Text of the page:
NEW YORK (AP) — U.S. stocks are drifting Wednesday and hovering near the edge of a new bull market for Wall Street.
The S&P 500 was 0.1% lower in midday trading after giving up an earlier gain that had it above the 4,292.44 level. If it finishes the day there, the U.S. stock market’s main measure of health would be 20% above where it was in mid-October. That in turn would mean the end to its painful bear market, which began in early 2022.
The Dow Jones Industrial Average was up 48 points, or 0.1%, at 33,621, as of 11 a.m. Eastern time, while the Nasdaq composite was 0.5% lower.
Brown Forman rose 2.6% after the spirits company reported stronger profit for the latest quarter, thanks in part to growth for its Woodford Reserve brand. Also on the winning side was Dave & Buster’s, which jumped 24.5% after reporting stronger profit for the latest quarter than expected.
Campbell Soup, meanwhile, sank 5.7% after reporting weaker revenue for the latest quarter than expected. It also gave a forecast for earnings for its full fiscal year that fell short of analysts’ expectations, as price increases push some customers to buy less.
The market in general has climbed for months thanks to a resilient economy that’s managed to defy predictions for a recession, along with soaring performances for a handful of big technology companies. Even if it does graduate from a bear market into a new bull, though, many challenges remain.
Chief among them is the question that has vexed Wall Street from the start. Which will come first: a recession or inflation falling enough to get the Federal Reserve to cut interest rates?
That’s why much of Wall Street’s focus is on next week. The U.S. government is scheduled to release the latest monthly updates on inflation at the consumer and wholesale levels. The Federal Reserve will also hold its next meeting on interest rates.
The dominant expectation among traders is for the Fed to leave rates steady next week. That would mark the first meeting in more than a year where it hasn’t hiked rates. But traders still expect the Fed to resume raising rates in July.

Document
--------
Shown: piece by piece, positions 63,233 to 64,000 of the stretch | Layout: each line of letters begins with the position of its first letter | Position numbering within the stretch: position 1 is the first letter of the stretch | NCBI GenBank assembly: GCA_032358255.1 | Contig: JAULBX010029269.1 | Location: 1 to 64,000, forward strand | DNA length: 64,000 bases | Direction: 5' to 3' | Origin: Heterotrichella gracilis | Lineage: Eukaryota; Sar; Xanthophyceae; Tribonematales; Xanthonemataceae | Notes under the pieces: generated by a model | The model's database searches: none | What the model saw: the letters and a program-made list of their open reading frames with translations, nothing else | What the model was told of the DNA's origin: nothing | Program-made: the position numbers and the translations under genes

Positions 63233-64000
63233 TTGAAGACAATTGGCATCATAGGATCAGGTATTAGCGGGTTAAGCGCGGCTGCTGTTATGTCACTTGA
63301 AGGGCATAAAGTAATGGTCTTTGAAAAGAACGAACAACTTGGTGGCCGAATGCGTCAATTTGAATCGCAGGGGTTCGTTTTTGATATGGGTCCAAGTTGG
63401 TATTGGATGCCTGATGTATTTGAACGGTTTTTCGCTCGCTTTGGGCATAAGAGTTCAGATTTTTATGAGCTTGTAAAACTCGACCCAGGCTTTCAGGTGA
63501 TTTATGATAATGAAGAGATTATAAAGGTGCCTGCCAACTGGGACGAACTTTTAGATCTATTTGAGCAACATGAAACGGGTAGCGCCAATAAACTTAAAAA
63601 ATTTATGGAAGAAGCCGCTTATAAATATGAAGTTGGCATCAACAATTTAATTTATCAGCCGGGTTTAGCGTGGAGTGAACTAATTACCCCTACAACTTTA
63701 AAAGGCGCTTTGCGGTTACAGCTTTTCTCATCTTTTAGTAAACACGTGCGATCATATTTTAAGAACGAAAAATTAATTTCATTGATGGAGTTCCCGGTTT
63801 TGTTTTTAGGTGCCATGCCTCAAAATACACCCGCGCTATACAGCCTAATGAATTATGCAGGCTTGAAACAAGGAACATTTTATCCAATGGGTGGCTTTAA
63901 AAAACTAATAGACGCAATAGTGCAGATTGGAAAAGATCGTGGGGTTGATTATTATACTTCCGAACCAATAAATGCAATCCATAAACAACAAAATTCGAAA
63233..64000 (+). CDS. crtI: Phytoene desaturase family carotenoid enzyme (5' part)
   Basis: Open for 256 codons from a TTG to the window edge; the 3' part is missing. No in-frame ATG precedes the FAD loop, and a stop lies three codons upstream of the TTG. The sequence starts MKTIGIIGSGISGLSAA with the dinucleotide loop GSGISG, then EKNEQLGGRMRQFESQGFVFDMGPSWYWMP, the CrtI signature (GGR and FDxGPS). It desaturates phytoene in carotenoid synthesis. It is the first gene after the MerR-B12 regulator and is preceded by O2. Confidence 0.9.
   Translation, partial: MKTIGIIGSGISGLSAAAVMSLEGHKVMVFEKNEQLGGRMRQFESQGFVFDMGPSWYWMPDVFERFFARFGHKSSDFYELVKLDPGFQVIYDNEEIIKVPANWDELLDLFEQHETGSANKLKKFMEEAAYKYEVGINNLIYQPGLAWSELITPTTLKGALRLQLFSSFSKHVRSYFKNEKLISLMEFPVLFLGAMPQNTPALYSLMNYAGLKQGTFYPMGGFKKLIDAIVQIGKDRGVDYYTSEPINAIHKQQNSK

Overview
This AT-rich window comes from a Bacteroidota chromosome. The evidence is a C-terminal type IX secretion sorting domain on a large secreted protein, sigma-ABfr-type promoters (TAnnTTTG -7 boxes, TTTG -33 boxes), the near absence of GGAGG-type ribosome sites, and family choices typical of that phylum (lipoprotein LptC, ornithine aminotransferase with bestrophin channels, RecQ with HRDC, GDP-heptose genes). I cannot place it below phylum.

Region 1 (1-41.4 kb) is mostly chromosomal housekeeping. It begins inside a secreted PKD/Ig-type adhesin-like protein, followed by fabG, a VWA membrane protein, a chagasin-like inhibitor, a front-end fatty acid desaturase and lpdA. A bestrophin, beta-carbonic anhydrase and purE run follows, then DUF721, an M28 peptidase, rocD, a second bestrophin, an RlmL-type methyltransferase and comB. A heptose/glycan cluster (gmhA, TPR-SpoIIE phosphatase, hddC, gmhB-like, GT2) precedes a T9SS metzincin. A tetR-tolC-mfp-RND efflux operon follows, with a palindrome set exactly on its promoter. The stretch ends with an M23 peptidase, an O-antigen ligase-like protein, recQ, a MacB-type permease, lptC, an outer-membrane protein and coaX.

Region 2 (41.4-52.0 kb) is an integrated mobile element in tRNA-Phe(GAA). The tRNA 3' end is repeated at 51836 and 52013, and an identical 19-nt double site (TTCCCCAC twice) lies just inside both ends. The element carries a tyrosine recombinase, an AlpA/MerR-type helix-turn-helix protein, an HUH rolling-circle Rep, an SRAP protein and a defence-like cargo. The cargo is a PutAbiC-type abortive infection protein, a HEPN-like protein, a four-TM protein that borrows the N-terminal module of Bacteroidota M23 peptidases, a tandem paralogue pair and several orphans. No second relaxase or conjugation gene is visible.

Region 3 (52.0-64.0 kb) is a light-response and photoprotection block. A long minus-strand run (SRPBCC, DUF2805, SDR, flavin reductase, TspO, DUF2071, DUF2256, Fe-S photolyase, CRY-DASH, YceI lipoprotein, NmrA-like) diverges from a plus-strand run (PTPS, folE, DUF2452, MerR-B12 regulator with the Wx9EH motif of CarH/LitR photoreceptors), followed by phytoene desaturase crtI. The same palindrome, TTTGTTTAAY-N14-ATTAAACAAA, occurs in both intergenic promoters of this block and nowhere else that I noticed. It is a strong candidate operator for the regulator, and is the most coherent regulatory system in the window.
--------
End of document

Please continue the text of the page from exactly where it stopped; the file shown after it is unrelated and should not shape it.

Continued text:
That’s key because the goal of high interest rates is to corral high inflation by slowing the entire economy and hurting prices for stocks, bonds and other investments. The Fed has hiked its benchmark overnight interest rate to the highest level since 2007.
Pressure from high rates have already caused cracks in the U.S. banking and manufacturing industries, though the job market has remained remarkably solid.
Even though the S&P 500 is near a bull market, nearly as many stocks within it are down for 2023 so far as up.
One expected boost to the global economy has not come through, which has added to the pressure. In China, trade data pointed to a further slowing of the world’s second-largest economy.
China reported its exports fell 7.5% from a year earlier in May and imports were down 4.5%, adding to signs of a slowing of its economic recovery following the lifting in December of anti-COVID controls that disrupted travel and commerce.
The decline in exports was the first year-on-year drop in in three months, with export volumes falling below their levels at the start of the year. “And with the worst yet to come for many developed economies, we think exports will decline further before bottoming out later this year,” Julian Evans-Pritchard of Capital Economics said in a commentary.
Stocks in Shanghai gained 0.1%, while Hong Kong’s Hang Seng rose 0.8%.
Tokyo’s Nikkei 225 index lost 1.8%, the sharpest decline in 12 weeks. Analysts said investors were selling to lock in recent gains since prices have risen to their highest level since the early 1990s.
In Europe, stock indexes were modestly lower.
In the bond market, the yield on the 10-year Treasury rose to 3.75% from 3.68% late Tuesday. It helps set rates for mortgages and other important loans.
The two-year yield, which moves more on expectations for the Fed, rose to 4.59% from 4.50%.
AP Business Writers Matt Ott and Elaine Kurtenbach contributed.